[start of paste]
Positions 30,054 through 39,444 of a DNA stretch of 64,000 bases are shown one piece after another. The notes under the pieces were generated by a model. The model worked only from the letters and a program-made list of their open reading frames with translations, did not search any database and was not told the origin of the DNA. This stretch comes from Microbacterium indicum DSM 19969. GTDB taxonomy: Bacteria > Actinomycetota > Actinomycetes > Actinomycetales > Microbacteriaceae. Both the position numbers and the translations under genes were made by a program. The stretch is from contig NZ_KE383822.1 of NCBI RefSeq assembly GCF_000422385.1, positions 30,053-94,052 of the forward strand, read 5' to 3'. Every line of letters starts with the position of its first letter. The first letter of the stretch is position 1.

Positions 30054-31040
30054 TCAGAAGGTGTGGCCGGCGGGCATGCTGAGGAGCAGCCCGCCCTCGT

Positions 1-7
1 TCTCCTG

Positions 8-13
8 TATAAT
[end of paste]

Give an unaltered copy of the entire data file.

Positions 30,054 through 39,444 of a DNA stretch of 64,000 bases are shown one piece after another. The notes under the pieces were generated by a model. The model worked only from the letters and a program-made list of their open reading frames with translations, did not search any database and was not told the origin of the DNA. This stretch comes from Microbacterium indicum DSM 19969. GTDB taxonomy: Bacteria > Actinomycetota > Actinomycetes > Actinomycetales > Microbacteriaceae. Both the position numbers and the translations under genes were made by a program. The stretch is from contig NZ_KE383822.1 of NCBI RefSeq assembly GCF_000422385.1, positions 30,053-94,052 of the forward strand, read 5' to 3'. Every line of letters starts with the position of its first letter. The first letter of the stretch is position 1.

Positions 30054-31040
30054 TCAGAAGGTGTGGCCGGCGGGCATGCTGAGGAGCAGCCCGCCCTCGT

Positions 1-7
1 TCTCCTG

Positions 8-13
8 TATAAT